Work can be stressful and there are a number of reasons why.
Thousands of studies have been done to identify what causes people to get stressed at work.
Stress is now the leading cause of sickness absence in the workplace, both in the public sector and in the private sector.
There are several main sources of this excessive pressure.
How you are managed by your boss, a long hours culture, poor relationships among colleagues, lack of involvement or engagement in decision making affecting your job, organisational ‘change for change’s sake’ and unmanageable workloads or unrealistic deadlines can all contribute to this.
But by far the worst is your boss!
If you have a boss who manages you by praise and reward rather than fault-finding, who provides you with flexible working if it helps you with commitments at home, who trusts you and values your contribution – and lets you know they do – then you will thrive at work and go the extra mile.
As Taoist philosopher Lao Tzu once wrote on leadership: ‘A leader is best when people barely know he exists. When the work is done, his aim fulfilled, people will say ‘we did it ourselves.’
Another aspect of work that is causing enormous stress is a long hours culture.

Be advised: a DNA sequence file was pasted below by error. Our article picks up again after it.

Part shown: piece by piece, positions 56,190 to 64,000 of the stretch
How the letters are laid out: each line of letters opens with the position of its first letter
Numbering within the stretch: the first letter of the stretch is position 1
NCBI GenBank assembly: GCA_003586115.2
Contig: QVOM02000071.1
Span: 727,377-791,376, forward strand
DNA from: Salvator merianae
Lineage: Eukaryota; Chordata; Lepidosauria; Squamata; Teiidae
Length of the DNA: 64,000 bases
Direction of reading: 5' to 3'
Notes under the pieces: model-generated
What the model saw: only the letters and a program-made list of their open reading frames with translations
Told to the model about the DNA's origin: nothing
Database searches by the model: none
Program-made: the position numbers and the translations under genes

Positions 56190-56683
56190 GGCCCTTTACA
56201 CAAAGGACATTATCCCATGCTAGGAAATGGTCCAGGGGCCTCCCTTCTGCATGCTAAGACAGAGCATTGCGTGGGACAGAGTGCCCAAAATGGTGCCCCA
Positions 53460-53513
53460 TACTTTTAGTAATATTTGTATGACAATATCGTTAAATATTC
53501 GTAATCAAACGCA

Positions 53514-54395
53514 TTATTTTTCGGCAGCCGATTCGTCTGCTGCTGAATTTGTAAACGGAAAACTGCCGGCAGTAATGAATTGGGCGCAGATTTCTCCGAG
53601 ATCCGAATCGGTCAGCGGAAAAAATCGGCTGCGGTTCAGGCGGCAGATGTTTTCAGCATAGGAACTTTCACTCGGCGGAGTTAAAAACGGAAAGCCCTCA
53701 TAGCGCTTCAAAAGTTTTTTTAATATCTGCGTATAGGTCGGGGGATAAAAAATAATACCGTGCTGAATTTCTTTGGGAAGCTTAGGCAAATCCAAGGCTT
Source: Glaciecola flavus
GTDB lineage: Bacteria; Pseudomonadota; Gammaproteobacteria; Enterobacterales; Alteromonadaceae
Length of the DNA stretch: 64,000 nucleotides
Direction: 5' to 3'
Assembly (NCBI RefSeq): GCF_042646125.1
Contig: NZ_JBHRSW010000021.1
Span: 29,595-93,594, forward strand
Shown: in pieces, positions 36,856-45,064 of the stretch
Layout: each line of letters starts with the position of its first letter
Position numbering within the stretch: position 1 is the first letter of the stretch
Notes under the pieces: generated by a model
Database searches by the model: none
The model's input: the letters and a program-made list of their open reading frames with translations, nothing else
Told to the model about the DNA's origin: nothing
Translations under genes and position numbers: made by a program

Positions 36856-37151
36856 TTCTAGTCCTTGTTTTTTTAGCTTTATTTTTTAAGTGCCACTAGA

The UK has the longest working day of any large EU economy.
A large proportion of the UK working population are working significantly above their contracted hours every week.
And that doesn’t include doing work at home on their computers or smart phones in the evening, at weekends and on holiday.
Indeed, they were so concerned about work intruding into family life at Volkswagen HQ that they block emails at the end of the working day and turn it on again in the morning!
Our long hours culture is partly responsible for our low productivity per worker – we are 7th among the G7 and 17th among the G20 countries.
Providing people with great flexibility to work from home as well as a central work environment is a possible solution in our service sectors.
As the British social reformer John Ruskin once wrote: ‘In order that people may be happy in their work, these three things are needed: they must be fit for it, they must not do too much of it, and they must have a sense of success in it’.
Professor Sir Cary Cooper is the 50th anniversary professor of organisational psychology and health at Manchester Business School, president of Relate and co-author of How To Deal With Stress.